Attic Ventilation/Insulation

Home Improvement Experts,
I just moved into an old (circa 1940s) house in Charleston, SC. It needs a lot of work, and I decided to start in the ~1700 sq ft. attic because the house has no attic insulation. I was going to add some soffit vents prior to the cellulose insulation, but then discovered that my soffits aren't connected to the attic. There is a series of 2x4s running the length of the house keeping the soffits separated from the rest of the attic. Now, the attic has two gable vents--the east side has a 2' x 7' triangular one, and the west side has a 2' x 2.5' square one. In addition, there are two turbine vents, one of which needs a strong squirt of WD-40 (it makes an awful noise).
Now, I've run the gauntlet with my question--is this enough ventilation, and have heard a multitude of responses. Some claim it's fine the way it is, others say I need to drill holes through the 2x4, and a man at Lowe's tells me I need to install a ridge vent. However, I'm thinking the guy at Lowe's is trying to sell me something I don't need, because I've read a bunch of times that ridge vents are worthless if you don't have soffit vents.
So, I pose my questions here to the experts and hope I can clear up this mess. Basically, I want to know 1)    If the existing setup is enough ventilation. 2)    If not, what can I do to improve it? 3)    And finally, if I can't afford the improvement, what is most likely to happen (i.e. will the R-values not work the way they should, or is toxic mold going to build up in the house)?
Thanks,
Adrian
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Charleston has a pretty mild climate. What happens when you add insulation is that on cold days, the attic becomes quite a bit colder than it used to be, and moisture which formerly did not get cold enough to condense may now condense in the coldest areas (typically the underside of the roof). Provided that you have enough ventilation to keep the humidity within bounds, you won't get condensation. Also, when you add insulation, you increase attic temperatures in the summer, more of a consideration in Charleston. This impacts on your roofing to some extent.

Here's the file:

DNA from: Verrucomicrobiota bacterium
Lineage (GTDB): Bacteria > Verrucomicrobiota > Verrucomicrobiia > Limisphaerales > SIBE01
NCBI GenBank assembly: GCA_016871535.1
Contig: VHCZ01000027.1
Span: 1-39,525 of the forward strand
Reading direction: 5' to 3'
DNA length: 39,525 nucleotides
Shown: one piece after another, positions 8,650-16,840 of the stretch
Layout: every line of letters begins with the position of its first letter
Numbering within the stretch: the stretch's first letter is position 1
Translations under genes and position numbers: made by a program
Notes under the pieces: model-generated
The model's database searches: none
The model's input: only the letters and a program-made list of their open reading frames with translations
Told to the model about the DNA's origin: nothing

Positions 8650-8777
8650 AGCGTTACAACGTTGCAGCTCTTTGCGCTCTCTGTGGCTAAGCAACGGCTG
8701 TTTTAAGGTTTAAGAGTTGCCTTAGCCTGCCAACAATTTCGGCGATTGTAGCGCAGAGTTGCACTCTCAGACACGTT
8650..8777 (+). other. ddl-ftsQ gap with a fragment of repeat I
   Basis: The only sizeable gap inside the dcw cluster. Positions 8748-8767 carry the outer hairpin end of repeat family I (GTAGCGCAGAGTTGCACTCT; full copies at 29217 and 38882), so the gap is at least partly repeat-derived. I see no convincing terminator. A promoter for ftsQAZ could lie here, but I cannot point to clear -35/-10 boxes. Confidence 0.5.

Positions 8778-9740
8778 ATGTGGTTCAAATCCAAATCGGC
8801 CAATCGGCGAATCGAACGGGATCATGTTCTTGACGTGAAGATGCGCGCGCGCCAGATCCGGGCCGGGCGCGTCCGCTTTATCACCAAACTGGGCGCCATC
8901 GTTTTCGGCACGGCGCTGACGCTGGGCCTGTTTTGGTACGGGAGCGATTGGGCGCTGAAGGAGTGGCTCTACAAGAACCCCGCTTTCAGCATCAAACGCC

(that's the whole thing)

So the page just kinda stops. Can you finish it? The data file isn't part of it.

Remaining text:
It would be hard to add soffit vents to your house, and ridge venting is of greatest value in conjunction with soffit vents. You already are ventilating the ridge part of the attic with your gable and turbine vents (WD-40 isn't much of a lubricant, try to use some oil or grease, or maybe replace the turbine). In fact you have a decent amount of vent area, about 12 square feet plus the roof vents. I had a house with a 600 ft^2 attic and only about 2 square feet of gable vent plus two roof vents. I never had condensation problems (Buffalo, NY), Your vent ratio is much better than mine was.
Moisture/mold is only an issue in the winter, and as I said, you don't have a lot of cold weather, so I would not worry about your ventilation. I would, however, consider using faced insulation bats rather than blowing or pouring cellulose. You have no vapor barrier at all, and laying faced bats between the ceiling joists would help to impede moisture getting into the attic (or, at least, into the insulation).

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